While the dye-sensitized solar cell workshops are off to a great start in Uganda, SciBridge volunteers at UT Austin have been working on developing a new experiment kit. This time, our goal is to demonstrate energy conversion with aluminum-air (Al-air) batteries. Metal-air batteries have received a lot of attention over the past few years due to their tremendously high theoretical energy densities. Researchers are hard at work trying to make metal-air batteries rechargeable and more efficient. Our goals for the Al-air battery kits are (1) to let the students make working batteries that can light up a LED and (2) ask critical questions about what makes metal-air batteries so hard to re-charge. This discussion naturally leads to electrocatalysis, another highly active research area.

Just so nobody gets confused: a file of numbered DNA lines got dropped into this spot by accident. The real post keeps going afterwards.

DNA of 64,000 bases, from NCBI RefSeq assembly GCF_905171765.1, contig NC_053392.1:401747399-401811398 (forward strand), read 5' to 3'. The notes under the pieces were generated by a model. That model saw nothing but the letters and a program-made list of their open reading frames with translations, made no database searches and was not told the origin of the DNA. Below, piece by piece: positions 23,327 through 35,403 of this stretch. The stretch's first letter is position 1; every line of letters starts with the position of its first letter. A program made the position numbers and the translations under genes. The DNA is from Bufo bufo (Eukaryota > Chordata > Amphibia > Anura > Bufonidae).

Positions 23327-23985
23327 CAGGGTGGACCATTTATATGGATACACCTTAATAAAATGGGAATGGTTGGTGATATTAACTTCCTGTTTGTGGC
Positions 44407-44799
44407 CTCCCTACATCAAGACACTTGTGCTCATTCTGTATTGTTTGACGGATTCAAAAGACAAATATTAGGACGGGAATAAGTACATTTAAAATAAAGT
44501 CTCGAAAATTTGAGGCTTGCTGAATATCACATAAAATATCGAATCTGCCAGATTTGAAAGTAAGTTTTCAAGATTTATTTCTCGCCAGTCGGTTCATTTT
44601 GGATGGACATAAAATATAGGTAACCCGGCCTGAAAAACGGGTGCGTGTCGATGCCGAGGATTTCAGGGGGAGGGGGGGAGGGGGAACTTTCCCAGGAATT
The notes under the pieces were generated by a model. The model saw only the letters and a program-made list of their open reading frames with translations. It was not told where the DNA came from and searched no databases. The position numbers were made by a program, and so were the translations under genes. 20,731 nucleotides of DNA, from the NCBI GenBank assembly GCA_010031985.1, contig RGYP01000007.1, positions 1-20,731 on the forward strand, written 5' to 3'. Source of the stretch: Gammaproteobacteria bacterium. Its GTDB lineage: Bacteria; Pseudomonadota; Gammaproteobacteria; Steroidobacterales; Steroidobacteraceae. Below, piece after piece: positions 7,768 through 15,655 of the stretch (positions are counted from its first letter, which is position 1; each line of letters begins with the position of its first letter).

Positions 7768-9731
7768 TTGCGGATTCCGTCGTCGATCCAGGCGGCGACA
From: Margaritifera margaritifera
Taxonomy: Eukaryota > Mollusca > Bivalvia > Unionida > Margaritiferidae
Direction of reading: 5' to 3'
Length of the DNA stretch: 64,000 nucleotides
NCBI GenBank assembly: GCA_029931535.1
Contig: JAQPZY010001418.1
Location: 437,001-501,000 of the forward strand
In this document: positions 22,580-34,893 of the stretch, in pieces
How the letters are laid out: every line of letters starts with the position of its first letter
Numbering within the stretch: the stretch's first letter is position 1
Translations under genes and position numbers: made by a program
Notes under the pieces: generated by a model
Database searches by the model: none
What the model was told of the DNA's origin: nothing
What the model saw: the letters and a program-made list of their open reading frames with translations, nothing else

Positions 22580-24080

Today, UT Austin grad students Benjamin and Siyang and our 1st undergraduate student, Kevin, joined me for a fun morning of playing around with the experiment. Check out the photos below!
Siyang carefully applying carbon ink onto nickel mesh to make the air cathode.
Siyang and Benjamin holding the electrical contacts to the battery. After several configurations, we get the LED brightly lit!